Fans of Mr. Robot can point to many things they love about the show. The original storyline, impeccable acting, sharp direction, and stunning twists make it fun throughout its first three seasons. But it’s with Homecoming, the Julia Roberts series on Amazon, that creator-writer-director Sam Esmail shows he’s more than just a guy with cool story ideas.
Don’t worry. No spoilers.
Before we get into Esmail, let’s get the cast out of the way. Roberts, Stephan James, Bobby Cannavale, and Shea Whigham are all perfectly cast in their roles. That’s rare for television; even Mr. Robot had a few casting miscues, but Rami Malek made up for those. In Homecoming, it’s hard to imagine anyone doing better at playing the four major characters.
Now, onto Esmail. This psychological drama is set in two different time periods that Esmail frames perfectly, literally. He shoots the past in widescreen and the present in a square frame. If anyone has ever used this clever differentiating device, that’s news to me.
But beyond his trademark camera cleverness that leans heavily on visual storytelling, Esmail does something extraordinary. He makes a somewhat interesting story premise absolutely enthralling. With Mr. Robot, it’s easy to get engulfed by the story because it’s huge. There are worldwide implications to every machination of multiple good guys and bad guys. The premise is easy to play with, and while Esmail made it his own and told the story brilliantly, the sheer magnitude of the stakes are enough to keep people interested.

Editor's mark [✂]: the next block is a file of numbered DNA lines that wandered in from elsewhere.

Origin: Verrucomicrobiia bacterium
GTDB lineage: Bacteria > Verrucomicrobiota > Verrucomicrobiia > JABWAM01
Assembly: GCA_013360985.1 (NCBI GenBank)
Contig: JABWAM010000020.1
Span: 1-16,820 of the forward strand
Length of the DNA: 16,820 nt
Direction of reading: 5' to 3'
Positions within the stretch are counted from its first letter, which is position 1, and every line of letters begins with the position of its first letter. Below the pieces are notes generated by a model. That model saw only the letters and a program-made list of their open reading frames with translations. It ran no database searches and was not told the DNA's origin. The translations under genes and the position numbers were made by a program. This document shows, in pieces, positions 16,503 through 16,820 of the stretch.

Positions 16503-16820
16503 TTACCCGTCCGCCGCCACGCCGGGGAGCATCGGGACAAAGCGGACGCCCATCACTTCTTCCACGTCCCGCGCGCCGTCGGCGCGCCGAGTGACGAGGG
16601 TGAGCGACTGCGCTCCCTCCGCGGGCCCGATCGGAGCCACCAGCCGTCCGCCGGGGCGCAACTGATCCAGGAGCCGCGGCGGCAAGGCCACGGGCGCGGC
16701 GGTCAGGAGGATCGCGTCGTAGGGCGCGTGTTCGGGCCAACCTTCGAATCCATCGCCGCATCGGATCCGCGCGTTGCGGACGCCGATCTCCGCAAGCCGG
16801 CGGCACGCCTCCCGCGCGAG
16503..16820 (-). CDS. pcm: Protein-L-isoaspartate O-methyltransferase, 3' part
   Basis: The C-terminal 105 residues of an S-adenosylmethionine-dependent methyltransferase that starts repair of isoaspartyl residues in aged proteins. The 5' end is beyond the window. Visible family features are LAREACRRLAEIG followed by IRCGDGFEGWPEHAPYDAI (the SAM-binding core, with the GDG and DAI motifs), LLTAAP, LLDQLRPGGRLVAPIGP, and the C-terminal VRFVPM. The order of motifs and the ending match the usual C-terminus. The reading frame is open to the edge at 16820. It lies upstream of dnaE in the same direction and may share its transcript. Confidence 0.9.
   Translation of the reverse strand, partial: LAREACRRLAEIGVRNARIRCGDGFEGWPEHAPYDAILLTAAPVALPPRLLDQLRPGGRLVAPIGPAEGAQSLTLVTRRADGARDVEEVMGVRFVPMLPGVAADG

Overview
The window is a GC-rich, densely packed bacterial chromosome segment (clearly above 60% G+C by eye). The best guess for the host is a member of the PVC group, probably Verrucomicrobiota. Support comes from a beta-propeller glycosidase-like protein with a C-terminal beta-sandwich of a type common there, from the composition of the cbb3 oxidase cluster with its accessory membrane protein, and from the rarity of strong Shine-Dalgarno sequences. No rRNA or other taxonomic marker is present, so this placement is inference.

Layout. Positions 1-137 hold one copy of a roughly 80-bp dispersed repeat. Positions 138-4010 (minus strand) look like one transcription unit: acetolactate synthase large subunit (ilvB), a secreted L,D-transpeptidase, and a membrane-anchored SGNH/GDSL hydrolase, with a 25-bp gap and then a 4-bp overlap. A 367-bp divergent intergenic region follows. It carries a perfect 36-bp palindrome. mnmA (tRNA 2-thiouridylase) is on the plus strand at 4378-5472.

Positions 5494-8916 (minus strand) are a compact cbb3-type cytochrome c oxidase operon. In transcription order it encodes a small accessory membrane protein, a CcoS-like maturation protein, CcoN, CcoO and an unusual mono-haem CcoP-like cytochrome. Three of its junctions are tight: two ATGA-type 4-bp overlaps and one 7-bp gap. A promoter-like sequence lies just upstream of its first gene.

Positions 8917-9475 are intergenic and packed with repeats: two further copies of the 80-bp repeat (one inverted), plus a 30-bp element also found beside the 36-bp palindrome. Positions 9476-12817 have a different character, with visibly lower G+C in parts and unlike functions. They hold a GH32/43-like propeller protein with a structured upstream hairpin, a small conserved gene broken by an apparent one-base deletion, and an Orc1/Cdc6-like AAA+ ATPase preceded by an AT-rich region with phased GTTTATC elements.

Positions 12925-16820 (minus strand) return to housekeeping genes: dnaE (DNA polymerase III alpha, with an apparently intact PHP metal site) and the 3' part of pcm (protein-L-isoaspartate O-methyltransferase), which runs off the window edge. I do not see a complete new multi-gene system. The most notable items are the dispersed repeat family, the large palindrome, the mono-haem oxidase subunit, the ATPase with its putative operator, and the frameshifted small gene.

With Homecoming, there aren’t insanely talented hackers taking on the biggest corporation in the world with vast criminal organizations intermingled into the plot. Instead, we have a waitress, a low-level government pencil pusher, a creepy mid-level executive, and a soldier. Esmail takes this humble premise and somehow keeps us immersed in intrigue. I can’t say much more without spoiling it, so I won’t.
Season two is already green-lit. We don’t know how well the first season did since Amazon doesn’t report viewing numbers, but the critical response has been strong, scoring a 99% on Rotten Tomatoes. Reports indicate we can expect the next installment in fall, 2019.
One note to those who will watch it – pay attention to the visual mastery. Small screen directors often overlook the nuance of the visual components of their work, but Esmail lives in the nuances. His mastery over shot selection, lighting, and a Fincheresque control of camera movements had me rewinding several scenes in order to absorb it all.
We are seeing the early stages of what could end up being a tremendous directing career. I can’t wait to see Homecoming and Mr. Robot carry on, but I’m even more excited about any new projects Esmail brings to the small screen.